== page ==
Important stuff. But take this tactic to the next step, and you may be taking about issues that pertain to the very foundation of democracy.


Entry filed under: Ethics in Public Relations, PRSA, reputation. Tags: , , , , , , , , .

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  • 1. Arthur Yann  |  August 31, 2010 at 9:34 am

    Doug, thanks for a thoughtful and spot-on post. While Reverb said it did nothing illegal, that’s not the point. It was unethical. Not only that, it was easily correctable, simply by disclosing the client connection. You see PR pros doing this in their Facebook updates all the time.

    BTW, if your readers are interested, here’s the take of Gary McCormick, writing for the PR Breakfast Club blog: http://prbreakfastclub.com/2010/08/30/prsa-unethical-reviews.

    PRSA also has issued a Professional Standards Advisory — a periodic update to the PRSA Code, based on evolving technology and changing social and professional mores — on this exact subject, which can be accessed here:


    Arthur Yann is VP, Public Relations, for PRSA.

    • 2. dougtheprguy  |  August 31, 2010 at 12:33 pm

      Thanks for the reply. I definitely want to hear what Gary has to say and will take a look at that and the standards update later today.

  • 3. Ethan Fenichel  |  September 2, 2010 at 7:35 am

    Of course what Reverb is doing is becoming social marketing standards. False advertising on the web, especially the social web, is just par for the course. Then again, it is one of the longest legacies of the web to have unqualified opinion sharing. It is the reason the web is so hard to index and categorize. Are you going to believe that your company’s website is really the single greatest source for (whatever)? Anyhow, if you think Reverb is bad, you should see what Yelp, who is becoming completely ubiquitous got caught doing. I don’t have time to find the article, but I know it is out there and it was enough that I’m not using the service anymore.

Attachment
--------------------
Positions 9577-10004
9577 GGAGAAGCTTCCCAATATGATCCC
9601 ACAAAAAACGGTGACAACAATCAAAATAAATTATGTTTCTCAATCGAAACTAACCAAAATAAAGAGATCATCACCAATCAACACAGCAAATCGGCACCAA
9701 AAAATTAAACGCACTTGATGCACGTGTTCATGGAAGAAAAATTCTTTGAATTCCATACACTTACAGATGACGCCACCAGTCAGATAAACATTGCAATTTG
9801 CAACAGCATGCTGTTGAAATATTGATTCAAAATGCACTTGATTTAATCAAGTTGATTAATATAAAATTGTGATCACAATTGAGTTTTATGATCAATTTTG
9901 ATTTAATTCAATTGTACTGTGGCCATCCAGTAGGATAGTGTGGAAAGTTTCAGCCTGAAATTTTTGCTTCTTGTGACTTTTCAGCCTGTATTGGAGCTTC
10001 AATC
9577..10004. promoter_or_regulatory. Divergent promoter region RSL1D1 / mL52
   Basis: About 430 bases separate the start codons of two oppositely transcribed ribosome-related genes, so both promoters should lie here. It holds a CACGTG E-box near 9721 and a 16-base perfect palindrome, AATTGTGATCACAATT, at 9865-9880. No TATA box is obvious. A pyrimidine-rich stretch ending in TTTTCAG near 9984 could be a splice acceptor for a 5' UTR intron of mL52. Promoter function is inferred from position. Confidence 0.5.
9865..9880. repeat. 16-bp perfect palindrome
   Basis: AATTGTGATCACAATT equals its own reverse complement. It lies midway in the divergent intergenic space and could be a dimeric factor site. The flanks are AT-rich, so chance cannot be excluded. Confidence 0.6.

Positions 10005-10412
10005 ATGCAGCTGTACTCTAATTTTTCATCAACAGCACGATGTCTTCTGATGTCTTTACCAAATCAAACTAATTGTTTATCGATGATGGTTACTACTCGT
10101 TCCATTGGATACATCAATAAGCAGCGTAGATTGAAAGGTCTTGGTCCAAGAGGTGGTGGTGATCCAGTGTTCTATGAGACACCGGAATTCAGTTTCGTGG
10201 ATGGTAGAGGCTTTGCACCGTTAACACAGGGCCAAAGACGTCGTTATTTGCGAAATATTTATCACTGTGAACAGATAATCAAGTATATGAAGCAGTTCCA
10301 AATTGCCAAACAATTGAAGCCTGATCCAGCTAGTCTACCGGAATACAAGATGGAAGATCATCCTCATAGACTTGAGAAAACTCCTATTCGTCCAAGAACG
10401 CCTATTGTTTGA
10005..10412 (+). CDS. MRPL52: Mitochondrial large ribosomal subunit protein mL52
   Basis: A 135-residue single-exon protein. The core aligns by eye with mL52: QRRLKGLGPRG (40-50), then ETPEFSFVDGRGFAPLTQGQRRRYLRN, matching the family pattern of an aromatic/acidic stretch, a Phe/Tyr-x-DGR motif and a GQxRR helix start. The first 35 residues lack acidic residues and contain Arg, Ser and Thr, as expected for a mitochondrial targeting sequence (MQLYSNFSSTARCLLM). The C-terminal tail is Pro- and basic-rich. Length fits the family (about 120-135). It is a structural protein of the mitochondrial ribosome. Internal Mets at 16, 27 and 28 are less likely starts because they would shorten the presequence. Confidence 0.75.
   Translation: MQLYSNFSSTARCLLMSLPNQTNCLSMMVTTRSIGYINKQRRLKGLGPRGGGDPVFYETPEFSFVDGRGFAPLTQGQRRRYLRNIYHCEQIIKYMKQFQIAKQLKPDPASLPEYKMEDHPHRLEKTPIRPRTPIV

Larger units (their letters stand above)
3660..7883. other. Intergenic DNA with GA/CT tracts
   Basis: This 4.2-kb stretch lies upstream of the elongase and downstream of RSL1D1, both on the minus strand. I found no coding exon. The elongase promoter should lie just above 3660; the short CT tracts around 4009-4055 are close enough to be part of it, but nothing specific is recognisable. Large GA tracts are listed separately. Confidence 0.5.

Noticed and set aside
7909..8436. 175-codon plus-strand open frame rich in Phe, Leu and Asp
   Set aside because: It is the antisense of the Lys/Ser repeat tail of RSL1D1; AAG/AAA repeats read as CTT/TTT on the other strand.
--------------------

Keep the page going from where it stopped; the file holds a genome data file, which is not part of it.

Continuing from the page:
• 4. dougtheprguy  |  September 2, 2010 at 9:31 am

      Scary thought, but that is one of the problems, whether its “reviews” or “news.” The First Amendment, which never anticipated the Internet as the ultimate “marketplace of ideas,” bars us from stifling these sites and these posts. As responsible citizens and responsible consumers we have an obligation to seek all sides of an argument before forming an opinion. How often does that happen? There are sites that speciallize in giving voice to angry consumers. They come up in a search but never give the target of the posters anger an opportunity to respond. As a corporate communicator, it’s one of the reasons I monitor Twitter and do a genera Web search on our name regularly.

      Reverb is accused of taking advantage of this whole situation. Those of us who are professional communicators have an ethical obligation to post the truth (didn’t your mother tell you to all ways tell the truth? In your case, Ethan, I know she did…but that’s the basis of an ethical argument) and to identify our interest in the post. That’s how we protect credibility and at some point, my guess is that those searching for information on the Web will demand such information before they consider comments and information they find there.